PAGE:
A whole lotta shallots
We caught up with Tom Abrey from Abrey Farms in Norfolk to have a chat about the seven tonnes' worth of shallots we're about to rescue at Oddbox and put in our customers boxes.
Smaller, sweeter and with a milder flavour than onions, shallots are often thought of as a fancier variety. But even the cream of the crop can be at risk of going to waste, and we’re about to rescue over seven tonnes’ worth from Abrey Farms in Norfolk. We caught up with Tom Abrey to peel back the layers of the rescue story.
O: Hi Tom. Can you tell us about your farm? Where are you and what do you grow?
T: Abrey Farms is in ‘The Brecks’ in Norfolk – often described as onion utopia. With the perfect climate and growing conditions for growing bulbs, our family has been producing red and white onions, as well as shallots, since 1939. We also grow rhubarb and potatoes, all of which Oddbox has rescued at one stage or another over the last five-six years.
O: So what’s going on with the shallots this season?
T: As with any vegetable, retailers have very strict rules around the size and shape of what’s acceptable. This season, our Matador round shallots are over 45mm, so have been rejected for being “too big”.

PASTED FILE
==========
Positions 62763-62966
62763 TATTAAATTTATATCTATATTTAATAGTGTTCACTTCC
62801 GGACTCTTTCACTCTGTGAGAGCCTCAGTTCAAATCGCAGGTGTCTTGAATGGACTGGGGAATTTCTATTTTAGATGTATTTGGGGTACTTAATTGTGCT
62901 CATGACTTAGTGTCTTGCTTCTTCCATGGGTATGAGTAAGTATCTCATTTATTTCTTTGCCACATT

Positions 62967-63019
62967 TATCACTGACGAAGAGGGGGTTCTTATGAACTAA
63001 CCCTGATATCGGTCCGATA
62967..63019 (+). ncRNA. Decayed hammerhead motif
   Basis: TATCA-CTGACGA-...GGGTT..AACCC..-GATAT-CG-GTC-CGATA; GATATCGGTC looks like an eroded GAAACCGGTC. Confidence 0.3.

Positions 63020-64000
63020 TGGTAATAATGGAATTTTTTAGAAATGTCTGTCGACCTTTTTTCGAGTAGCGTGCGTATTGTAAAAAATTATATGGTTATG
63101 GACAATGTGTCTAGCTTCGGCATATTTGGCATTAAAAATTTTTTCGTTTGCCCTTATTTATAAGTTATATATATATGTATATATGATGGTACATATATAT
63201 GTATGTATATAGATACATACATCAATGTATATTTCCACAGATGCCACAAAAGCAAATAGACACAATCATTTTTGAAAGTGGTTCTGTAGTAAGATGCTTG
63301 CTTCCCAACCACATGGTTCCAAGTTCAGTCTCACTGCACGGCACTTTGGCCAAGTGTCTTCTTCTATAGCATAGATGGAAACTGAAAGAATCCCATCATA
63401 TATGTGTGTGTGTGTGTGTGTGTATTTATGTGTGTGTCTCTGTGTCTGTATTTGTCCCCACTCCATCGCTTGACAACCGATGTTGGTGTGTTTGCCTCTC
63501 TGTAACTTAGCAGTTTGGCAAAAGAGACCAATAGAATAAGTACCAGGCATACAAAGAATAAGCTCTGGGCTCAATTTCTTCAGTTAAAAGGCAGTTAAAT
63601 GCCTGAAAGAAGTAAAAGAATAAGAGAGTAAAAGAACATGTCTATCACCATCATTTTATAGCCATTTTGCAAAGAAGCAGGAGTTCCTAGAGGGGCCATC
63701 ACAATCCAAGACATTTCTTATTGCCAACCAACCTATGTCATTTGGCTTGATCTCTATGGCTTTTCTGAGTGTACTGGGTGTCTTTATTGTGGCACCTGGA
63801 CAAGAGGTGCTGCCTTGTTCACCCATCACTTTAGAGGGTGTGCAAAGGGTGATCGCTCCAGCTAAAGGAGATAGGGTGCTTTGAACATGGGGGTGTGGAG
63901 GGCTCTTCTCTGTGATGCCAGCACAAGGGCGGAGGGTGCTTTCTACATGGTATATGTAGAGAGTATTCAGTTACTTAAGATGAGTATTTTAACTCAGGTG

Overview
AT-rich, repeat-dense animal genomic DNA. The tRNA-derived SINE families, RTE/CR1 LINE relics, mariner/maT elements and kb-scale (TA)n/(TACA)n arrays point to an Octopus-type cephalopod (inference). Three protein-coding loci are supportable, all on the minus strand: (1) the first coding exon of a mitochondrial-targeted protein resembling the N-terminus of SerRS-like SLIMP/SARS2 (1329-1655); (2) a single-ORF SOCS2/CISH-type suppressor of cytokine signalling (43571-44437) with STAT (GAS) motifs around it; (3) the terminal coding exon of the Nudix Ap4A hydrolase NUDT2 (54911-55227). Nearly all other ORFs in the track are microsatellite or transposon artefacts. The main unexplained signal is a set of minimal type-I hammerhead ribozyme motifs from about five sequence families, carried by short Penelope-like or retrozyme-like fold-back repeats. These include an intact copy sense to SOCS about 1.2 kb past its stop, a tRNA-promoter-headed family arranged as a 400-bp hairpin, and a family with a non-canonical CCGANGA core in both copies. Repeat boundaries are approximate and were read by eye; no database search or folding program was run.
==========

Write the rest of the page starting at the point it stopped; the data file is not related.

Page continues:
O: But surely more shallot is a good thing, right?
T: Yes, you’d think. These shallots have exactly the same taste and cook in the same way – they’re just slightly bigger than retailers want, which means we need to try and find them another home.
O: So what would happen to them without Oddbox?
T: Any waste is composted and used as fertiliser on the farm – definitely not a good use of a premium crop that was grown to be eaten.
O: Thanks shallot, Tom. We’re chuffed to be able to help and know that our community will put every bulb to good use.
So there you have it. Keep your eyes peeled for Tom’s shallots in your boxes. And once you’ve checked out our recipes for inspiration, don’t forget to tag us with #OddIsGood so we can see those alliums in action.